For Lori Garmon, Louisville has been home since she graduated from the University of Cincinnati despite a five-year detour to Cincinnati. It is the place where she met and married her husband of 25 years, and raised her children. She feels the Jewish Community of Louisville and its predecessor organizations, the Jewish Community Center and the Jewish Community Federation have been here for her every step of the way.
Originally from Cleveland, her family always belonged to the Jewish Community Center, and she competed on the JCC’s gymnastics team.
She attended the U.C., earning her B.S. in physical education with a minor in health, and stayed to earn her M.A. in education. While in Cincinnati, she worked at the JCC as a lifeguard and taught several P.E. classes.
Her first job after college brought her to Louisville as the assistant physical education director of the JCC. “I met my husband, Joel, there,” she said. “He was playing basketball.”
When Joel completed his medical degree, he accepted a surgical residency at the University of Cincinnati, and after completion, they returned to Louisville to start their family.
The Garmons enrolled their children in preschool classes and summer camp and took advantage of the pool. “It was amazing,” Lori Garmon said. Through the JCC, “all the families connected. … When we moved back here and the kids were in preschool, I got reacquainted with some old friends and met some new people, and we’re still friends today. The JCC is a comfortable place to meet.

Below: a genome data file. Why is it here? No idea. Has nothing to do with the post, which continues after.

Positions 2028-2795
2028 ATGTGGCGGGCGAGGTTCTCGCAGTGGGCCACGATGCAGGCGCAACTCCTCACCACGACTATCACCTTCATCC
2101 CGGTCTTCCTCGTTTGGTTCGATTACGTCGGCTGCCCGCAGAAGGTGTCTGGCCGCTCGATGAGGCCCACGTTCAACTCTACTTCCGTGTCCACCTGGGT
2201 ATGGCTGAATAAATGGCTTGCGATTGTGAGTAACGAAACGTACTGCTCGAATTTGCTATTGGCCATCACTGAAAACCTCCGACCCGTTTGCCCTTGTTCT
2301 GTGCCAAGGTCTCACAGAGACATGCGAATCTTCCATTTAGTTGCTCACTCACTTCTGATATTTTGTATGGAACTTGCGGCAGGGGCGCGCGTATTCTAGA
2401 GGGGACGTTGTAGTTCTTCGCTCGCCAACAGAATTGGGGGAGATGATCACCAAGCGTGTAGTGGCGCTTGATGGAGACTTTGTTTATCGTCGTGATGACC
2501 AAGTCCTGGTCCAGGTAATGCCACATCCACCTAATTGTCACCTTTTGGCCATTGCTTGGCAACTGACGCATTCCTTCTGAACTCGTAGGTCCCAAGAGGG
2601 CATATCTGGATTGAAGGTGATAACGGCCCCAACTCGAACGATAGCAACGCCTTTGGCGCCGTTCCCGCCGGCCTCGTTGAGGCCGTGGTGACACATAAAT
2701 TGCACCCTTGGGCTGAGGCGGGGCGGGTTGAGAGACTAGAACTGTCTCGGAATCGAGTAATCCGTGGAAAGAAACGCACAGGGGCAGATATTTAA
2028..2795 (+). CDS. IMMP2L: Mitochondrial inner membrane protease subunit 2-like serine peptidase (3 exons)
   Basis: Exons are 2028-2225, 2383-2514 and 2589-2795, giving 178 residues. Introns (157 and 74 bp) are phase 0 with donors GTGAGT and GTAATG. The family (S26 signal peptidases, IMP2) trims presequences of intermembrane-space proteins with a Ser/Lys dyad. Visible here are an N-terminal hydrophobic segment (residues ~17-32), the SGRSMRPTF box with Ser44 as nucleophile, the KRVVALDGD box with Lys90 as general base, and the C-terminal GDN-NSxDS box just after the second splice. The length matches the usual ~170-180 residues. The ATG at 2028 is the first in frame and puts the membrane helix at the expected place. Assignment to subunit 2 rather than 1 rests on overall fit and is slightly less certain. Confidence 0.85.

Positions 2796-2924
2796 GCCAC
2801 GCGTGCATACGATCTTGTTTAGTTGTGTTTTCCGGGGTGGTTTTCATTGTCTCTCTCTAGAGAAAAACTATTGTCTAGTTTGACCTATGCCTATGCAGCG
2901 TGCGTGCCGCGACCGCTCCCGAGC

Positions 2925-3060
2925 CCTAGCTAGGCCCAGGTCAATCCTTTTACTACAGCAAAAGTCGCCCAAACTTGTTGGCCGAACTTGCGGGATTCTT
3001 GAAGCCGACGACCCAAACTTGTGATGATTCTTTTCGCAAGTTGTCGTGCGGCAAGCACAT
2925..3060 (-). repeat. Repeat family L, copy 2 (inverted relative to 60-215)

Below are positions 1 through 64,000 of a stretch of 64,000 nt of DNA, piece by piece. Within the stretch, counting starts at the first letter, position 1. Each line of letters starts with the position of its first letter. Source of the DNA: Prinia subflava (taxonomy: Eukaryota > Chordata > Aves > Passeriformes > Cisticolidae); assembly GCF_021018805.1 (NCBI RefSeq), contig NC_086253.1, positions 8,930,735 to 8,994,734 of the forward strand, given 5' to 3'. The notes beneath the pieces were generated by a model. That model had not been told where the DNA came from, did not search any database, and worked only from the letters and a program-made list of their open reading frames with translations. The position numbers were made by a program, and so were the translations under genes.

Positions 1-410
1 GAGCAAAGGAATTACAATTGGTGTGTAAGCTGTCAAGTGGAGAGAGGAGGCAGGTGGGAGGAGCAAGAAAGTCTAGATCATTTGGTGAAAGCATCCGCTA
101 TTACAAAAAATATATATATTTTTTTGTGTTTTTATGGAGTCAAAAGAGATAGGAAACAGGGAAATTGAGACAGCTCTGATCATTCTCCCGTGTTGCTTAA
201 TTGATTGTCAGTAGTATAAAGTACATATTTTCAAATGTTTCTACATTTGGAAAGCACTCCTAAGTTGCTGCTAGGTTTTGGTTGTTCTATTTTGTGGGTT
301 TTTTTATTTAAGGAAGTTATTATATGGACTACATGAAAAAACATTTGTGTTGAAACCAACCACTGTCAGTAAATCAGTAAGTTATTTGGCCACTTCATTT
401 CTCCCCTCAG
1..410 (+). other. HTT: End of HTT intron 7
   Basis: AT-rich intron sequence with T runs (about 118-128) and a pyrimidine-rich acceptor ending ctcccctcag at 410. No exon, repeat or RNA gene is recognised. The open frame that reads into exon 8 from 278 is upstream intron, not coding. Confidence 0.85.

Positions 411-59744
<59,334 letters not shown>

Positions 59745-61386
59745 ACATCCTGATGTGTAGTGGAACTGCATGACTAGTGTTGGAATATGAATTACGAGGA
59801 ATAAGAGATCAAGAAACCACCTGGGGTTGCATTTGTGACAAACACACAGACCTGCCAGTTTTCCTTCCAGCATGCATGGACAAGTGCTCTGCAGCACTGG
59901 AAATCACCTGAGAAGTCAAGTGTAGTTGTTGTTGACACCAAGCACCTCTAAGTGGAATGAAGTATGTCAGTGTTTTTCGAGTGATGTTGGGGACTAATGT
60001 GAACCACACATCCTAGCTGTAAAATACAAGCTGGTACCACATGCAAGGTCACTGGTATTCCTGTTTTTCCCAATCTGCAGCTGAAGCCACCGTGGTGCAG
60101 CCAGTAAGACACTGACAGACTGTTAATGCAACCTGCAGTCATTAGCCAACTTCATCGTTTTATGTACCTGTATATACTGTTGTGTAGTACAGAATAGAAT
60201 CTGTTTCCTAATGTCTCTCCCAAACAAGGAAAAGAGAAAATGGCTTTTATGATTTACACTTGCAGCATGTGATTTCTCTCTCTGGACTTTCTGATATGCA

The Garmons’ Jewish activities were not restricted to the JCC. The were active members of the Federation’s Young Adult Division and went to Israel with Robin Miller on the Morasha Mission. “It was really great,” she said.
The JCC is not just a place for children. While her children were young, she took some painting classes there. As the children grew, their needs changed. While Garmon maintained her membership at the Center, most of her activities were focused on her children and their Ballard High School activities, particularly soccer, madrigals and field hockey.
“Now that the kids are grown and we’re empty nesters,” she said, “I’ve come back and am taking painting classes again.”
In addition, “Salli Coleman asked me to be on the Adult Planning Committee, so I’m just starting to get involved again.”
The Garmons are members of The Temple, and Lori participates in The Temple Scholar Class on Wednesdays.
Garmon and a group of her friends – they haven’t settled on a name for their group yet – get together regularly to volunteer with various community projects throughout Louisville. They are committed to the Jewish value of tikkun olam, the repair of the world, and take on a wide variety of short-term projects, moving from one to the next.
She is also a member of a neighborhood book club and works out every day, because fitness remains an important part of her life.
The Garmons have three daughters, Allison, 23, who resides and works in Cleveland; Sara, 21, a senior at Indiana University; and Emily, 19, a freshman at Kent State University.